Role of ozone in SOA formation from alkane photooxidation
- 1Division of Engineering and Applied Science, California Institute of Technology, Pasadena, CA, USA
- 2Division of Chemistry and Chemical Engineering, California Institute of Technology, Pasadena, CA, USA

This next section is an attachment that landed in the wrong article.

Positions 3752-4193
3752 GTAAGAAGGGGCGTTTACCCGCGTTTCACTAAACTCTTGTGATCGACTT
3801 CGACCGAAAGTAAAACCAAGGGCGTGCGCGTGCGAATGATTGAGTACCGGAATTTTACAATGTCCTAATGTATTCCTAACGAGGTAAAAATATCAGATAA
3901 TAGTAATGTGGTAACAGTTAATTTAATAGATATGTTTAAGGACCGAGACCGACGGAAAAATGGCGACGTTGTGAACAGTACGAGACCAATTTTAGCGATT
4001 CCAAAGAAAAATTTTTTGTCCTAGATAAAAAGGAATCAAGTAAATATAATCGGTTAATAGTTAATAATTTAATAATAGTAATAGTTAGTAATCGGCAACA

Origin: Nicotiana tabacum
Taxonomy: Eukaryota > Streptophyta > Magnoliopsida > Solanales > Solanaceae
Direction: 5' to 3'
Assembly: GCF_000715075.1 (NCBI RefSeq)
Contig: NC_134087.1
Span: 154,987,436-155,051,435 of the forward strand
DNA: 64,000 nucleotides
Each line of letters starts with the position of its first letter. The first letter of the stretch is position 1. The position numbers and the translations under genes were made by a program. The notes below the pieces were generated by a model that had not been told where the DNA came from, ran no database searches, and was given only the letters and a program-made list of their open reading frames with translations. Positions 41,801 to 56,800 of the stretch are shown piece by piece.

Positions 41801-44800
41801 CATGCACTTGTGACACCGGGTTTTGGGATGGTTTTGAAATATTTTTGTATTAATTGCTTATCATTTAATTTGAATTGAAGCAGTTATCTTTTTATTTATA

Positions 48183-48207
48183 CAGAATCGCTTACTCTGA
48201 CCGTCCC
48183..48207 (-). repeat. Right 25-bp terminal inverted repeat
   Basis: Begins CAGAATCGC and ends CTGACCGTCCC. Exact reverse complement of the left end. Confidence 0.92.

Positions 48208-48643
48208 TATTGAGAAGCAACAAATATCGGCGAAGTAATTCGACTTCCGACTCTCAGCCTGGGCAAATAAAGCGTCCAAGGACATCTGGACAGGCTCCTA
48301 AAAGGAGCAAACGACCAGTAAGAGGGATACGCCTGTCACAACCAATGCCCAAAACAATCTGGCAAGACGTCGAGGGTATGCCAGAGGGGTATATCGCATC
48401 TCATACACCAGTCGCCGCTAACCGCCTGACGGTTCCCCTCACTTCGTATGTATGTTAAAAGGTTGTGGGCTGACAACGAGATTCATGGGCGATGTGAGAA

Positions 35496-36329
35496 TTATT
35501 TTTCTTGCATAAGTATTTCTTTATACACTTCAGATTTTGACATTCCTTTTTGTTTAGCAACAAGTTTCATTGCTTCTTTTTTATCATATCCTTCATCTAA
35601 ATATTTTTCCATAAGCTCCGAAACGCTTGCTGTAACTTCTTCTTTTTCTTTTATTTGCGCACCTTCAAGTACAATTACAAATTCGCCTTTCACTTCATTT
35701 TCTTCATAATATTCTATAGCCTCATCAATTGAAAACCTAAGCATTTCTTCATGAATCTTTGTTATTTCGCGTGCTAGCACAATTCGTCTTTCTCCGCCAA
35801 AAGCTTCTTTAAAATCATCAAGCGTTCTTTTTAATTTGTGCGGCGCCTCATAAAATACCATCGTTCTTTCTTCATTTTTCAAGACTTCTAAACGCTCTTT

Abstract. Long-chain alkanes, which can be categorized as intermediate volatility organic compounds, are an important source of secondary organic aerosol (SOA). Mechanisms for the gas-phase OH-initiated oxidation of long-chain alkanes have been well documented; particle-phase chemistry, however, has received less attention. The δ-hydroxycarbonyl, which is generated from the isomerization of alkoxy radicals, can undergo heterogeneous cyclization and dehydration to form substituted dihydrofuran. Due to the presence of C=C bonds, the substituted dihydrofuran is predicted to be highly reactive with OH, and even more so with O3 and NO3, thereby opening a reaction pathway that is not usually accessible to alkanes. This work focuses on the role of substituted dihydrofuran formation and its subsequent reaction with OH, and more importantly ozone, in SOA formation from the photooxidation of long-chain alkanes. Experiments were carried out in the Caltech Environmental Chamber using dodecane as a representative alkane to investigate the difference in aerosol composition generated from "OH-oxidation-dominating" vs. "ozonolysis-dominating" environments. A detailed mechanism incorporating the specific gas-phase photochemistry, together with the heterogeneous formation of substituted dihydrofuran and its subsequent gas-phase OH/O3 oxidation, is used to evaluate the importance of this reaction channel in dodecane SOA formation. We conclude that (1) the formation of δ-hydroxycarbonyl and its subsequent heterogeneous conversion to substituted dihydrofuran is significant in the presence of NOx; (2) the ozonolysis of substituted dihydrofuran dominates over the OH-initiated oxidation under conditions prevalent in urban and rural air; and (3) a spectrum of highly oxygenated products with carboxylic acid, ester, and ether functional groups are produced from the substituted dihydrofuran chemistry, thereby affecting the average oxidation state of the SOA.